In looking at the career statistics for Lars Anderson in the minor leagues, one column stands out more than any other: His batting average on balls in play.
Lars Anderson BABIP
Consensus and statistics have the average hitters' BABIP somewhere in the .300 range. It's easy to jump to conclusions and suggest that Anderson just saw his luck run out last season, a season in which his OPS tumbled from .935 to .669 and his ranking on the Baseball America prospect chart tumbled from No. 1 to No. 4.
But Anderson has always tended to hit the ball hard, a trait that generally correlates with a high batting average on balls in play. A BABIP that high over a two-year period -- he came to the plate more than 1,000 times in that span -- can't be dismissed as a fluke.
What it can be a sign of, though, is a hitter who's not hitting the ball as hard as he once did. From Baseball America's writeup in late December: When Anderson slumped, he tinkered with his swing, which became longer and more mechanical. After previously using the opposite field well, he became more pull-conscious, perhaps pressing to hit homers. Nothing worked, and he hit just .154 with one homer after the all-star break.
The numbers -- hat tip to MinorLeagueSplits.com -- back that up, too. Consider one key indicator:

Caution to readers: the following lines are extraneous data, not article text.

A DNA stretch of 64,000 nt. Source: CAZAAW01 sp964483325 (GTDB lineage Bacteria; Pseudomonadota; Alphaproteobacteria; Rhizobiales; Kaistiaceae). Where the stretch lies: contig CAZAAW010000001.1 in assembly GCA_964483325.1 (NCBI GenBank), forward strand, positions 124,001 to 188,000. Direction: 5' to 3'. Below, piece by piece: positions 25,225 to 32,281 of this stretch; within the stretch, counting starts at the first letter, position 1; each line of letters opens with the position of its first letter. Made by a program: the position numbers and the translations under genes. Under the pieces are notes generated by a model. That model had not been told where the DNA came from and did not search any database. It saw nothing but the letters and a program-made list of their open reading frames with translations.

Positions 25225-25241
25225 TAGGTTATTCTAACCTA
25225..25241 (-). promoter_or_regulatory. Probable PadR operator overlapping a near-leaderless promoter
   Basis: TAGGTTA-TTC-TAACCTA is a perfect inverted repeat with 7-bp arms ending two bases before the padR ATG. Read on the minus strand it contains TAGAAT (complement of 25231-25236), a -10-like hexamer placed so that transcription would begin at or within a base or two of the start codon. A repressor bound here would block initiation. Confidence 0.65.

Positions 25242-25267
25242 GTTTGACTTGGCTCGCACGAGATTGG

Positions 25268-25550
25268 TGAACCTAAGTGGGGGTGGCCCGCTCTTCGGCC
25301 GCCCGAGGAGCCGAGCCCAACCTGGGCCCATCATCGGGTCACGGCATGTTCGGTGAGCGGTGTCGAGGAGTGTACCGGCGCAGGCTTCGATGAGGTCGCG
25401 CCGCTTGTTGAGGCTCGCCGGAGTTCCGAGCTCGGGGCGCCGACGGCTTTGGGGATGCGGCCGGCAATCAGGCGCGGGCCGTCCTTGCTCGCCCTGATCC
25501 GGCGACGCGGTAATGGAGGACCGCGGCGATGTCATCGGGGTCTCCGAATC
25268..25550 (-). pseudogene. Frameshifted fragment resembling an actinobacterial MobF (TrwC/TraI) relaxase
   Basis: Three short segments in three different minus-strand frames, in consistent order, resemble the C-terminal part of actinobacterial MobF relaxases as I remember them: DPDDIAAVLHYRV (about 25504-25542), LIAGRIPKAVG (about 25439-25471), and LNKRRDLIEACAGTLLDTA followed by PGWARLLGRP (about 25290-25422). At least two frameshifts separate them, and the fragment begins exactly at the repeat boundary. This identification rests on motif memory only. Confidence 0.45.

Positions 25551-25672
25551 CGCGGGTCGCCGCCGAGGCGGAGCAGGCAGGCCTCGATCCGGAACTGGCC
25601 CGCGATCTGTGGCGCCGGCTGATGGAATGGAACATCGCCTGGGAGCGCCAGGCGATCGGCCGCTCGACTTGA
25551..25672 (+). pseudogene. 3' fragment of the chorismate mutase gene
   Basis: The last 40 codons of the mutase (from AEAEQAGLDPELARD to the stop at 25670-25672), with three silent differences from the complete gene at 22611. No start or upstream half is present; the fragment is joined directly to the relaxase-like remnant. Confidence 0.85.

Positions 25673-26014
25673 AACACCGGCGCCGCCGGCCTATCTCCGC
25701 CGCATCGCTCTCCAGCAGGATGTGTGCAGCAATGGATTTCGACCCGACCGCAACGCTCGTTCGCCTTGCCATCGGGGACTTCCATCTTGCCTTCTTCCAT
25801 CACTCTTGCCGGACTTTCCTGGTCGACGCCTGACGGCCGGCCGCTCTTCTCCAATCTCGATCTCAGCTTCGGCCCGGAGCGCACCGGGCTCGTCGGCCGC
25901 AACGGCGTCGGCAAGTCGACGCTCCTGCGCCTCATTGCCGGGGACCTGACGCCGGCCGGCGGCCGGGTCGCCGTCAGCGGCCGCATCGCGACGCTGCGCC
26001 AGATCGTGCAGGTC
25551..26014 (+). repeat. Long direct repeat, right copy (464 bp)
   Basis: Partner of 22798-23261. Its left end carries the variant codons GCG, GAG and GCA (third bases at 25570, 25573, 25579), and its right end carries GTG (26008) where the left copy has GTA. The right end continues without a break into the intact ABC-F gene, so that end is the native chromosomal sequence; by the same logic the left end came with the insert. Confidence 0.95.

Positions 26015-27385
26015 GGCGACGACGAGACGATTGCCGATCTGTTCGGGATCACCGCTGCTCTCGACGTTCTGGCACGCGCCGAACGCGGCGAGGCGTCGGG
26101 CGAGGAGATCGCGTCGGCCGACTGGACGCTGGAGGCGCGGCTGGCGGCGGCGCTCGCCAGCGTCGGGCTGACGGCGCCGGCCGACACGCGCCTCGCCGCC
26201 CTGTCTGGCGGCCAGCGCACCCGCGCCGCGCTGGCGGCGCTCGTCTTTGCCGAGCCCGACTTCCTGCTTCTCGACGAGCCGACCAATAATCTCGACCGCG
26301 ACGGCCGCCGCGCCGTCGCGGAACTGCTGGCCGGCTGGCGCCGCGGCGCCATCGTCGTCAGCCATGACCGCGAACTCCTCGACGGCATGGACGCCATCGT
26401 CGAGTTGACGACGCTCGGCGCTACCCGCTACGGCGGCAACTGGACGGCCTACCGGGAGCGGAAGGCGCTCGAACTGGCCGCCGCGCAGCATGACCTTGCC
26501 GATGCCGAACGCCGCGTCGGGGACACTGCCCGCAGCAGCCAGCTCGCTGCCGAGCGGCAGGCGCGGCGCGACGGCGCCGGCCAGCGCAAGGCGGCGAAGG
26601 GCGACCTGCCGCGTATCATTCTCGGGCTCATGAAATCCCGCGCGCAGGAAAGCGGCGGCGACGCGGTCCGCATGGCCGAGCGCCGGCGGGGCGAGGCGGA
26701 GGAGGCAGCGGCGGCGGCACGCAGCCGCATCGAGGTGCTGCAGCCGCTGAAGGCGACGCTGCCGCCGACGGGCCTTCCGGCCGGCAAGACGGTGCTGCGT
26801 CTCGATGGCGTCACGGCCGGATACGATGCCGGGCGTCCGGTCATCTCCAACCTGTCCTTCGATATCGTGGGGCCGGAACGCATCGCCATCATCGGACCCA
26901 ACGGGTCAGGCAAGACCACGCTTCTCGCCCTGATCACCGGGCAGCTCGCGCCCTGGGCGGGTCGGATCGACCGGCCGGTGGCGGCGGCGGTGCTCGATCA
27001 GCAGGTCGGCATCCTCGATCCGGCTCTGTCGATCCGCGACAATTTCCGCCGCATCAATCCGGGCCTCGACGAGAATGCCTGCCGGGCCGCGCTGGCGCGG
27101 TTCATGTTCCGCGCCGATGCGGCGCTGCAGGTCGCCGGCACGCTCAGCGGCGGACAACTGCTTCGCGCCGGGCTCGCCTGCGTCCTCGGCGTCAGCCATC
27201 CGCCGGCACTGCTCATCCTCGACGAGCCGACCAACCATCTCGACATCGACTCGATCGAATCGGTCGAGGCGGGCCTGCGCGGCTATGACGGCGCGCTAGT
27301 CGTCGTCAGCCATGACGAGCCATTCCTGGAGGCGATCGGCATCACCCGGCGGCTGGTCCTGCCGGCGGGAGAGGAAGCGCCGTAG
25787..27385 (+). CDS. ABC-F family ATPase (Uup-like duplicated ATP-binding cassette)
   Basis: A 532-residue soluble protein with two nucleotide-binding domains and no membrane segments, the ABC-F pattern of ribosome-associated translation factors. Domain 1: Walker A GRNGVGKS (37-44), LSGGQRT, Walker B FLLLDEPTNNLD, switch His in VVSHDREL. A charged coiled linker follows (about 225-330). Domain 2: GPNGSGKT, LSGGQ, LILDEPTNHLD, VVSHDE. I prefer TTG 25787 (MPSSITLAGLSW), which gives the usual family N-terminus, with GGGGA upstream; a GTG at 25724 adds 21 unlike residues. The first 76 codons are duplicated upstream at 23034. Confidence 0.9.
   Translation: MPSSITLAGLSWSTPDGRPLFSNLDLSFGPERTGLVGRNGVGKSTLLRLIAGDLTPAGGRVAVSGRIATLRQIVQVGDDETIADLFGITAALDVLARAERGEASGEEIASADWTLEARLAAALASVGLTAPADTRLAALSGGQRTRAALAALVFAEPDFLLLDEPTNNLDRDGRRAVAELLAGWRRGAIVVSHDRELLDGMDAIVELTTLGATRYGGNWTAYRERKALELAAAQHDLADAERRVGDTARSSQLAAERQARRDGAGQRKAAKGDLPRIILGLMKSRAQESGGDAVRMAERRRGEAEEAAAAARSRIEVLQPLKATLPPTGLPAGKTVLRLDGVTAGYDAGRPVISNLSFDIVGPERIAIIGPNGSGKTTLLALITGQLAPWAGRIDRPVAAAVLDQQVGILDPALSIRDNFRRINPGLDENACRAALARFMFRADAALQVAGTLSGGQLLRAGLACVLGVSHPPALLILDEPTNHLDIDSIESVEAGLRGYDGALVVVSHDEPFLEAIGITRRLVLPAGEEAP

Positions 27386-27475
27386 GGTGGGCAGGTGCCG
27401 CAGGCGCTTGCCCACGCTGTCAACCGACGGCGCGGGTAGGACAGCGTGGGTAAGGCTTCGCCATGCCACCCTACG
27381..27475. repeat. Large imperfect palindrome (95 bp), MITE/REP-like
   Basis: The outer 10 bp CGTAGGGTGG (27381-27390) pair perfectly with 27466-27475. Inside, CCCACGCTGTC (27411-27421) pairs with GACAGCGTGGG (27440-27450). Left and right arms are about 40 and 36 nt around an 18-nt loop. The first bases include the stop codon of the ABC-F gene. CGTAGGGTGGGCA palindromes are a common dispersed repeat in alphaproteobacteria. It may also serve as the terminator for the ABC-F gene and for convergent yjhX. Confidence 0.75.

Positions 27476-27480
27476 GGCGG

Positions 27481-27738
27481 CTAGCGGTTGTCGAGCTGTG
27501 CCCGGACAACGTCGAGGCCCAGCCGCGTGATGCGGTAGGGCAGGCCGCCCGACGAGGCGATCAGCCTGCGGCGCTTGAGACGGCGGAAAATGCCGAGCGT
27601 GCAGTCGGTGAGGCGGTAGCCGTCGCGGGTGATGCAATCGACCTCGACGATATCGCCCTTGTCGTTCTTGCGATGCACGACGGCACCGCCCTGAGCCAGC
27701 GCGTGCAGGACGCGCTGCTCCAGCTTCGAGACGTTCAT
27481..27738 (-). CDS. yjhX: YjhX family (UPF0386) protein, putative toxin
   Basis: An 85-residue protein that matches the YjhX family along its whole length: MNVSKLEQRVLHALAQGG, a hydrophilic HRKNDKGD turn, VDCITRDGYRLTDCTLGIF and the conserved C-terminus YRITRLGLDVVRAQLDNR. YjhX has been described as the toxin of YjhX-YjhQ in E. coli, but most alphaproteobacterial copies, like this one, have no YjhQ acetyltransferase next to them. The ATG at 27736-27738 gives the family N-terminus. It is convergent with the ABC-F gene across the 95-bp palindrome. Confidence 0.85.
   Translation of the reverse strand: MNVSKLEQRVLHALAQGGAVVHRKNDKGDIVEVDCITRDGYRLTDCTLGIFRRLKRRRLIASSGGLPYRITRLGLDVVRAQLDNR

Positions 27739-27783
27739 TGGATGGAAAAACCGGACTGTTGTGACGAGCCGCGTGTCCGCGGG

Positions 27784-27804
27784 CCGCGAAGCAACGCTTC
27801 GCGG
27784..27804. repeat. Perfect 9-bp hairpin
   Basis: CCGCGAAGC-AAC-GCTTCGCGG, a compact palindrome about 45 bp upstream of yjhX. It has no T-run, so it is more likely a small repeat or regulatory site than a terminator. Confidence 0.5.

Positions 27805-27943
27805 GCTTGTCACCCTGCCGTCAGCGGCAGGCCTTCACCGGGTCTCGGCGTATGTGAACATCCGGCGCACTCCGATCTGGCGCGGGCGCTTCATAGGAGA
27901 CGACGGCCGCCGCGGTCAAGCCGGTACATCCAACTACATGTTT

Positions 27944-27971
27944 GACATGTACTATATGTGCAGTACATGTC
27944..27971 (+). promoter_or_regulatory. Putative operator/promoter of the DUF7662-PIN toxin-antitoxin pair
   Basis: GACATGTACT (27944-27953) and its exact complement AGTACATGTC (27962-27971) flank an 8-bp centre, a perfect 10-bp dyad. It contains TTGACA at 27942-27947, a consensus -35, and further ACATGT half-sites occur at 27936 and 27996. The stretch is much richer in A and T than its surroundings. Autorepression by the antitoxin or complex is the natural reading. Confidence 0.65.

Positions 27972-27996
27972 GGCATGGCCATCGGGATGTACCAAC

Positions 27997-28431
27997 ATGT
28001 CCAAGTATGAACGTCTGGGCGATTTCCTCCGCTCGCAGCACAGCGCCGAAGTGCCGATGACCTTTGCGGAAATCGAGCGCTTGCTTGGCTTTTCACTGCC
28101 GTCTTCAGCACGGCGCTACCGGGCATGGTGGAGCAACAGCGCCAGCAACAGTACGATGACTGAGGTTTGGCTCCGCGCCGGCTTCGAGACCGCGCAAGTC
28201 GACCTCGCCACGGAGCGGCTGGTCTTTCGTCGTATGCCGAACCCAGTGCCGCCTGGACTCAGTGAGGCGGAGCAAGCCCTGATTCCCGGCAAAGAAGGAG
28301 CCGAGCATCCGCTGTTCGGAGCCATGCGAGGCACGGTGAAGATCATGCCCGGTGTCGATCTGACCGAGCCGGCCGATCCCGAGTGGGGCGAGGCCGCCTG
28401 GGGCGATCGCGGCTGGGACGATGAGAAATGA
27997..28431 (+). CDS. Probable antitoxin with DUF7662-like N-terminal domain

Infield fly ball ratio (as compared to all fly balls)
2007: 8.4 percent
2008: 7.6 percent
2009: 21.2 percent
(For the sake of comparison, fellow top prospects Ryan Kalish and Anthony Rizzo had infield-fly rates of 8.1 and 7.8 percent last season, respectively. Both recorded BABIPs of better than .335.)
It's just a preposterous jump. By ratio, Anderson hit almost three times as many infield pop-ups as he had the previous season -- and nothing brings down a BABIP like infield pop-ups.
One thing that can cause pop-ups? A long swing -- something that ought to be salvageable with a winter of rest and some good coaching on his side.
Anderson, as often is noted, is still young. If he'd gone to college instead of signing out of high school, he'd have been draft-eligible for the first time last June and might still be entering his first full season of professional baseball. He won't turn 23 until after the upcoming season ends.
If the Red Sox can help him fix the flaw in his swing that prevented him from squaring up the ball, there's no reason they can't get him right back on track.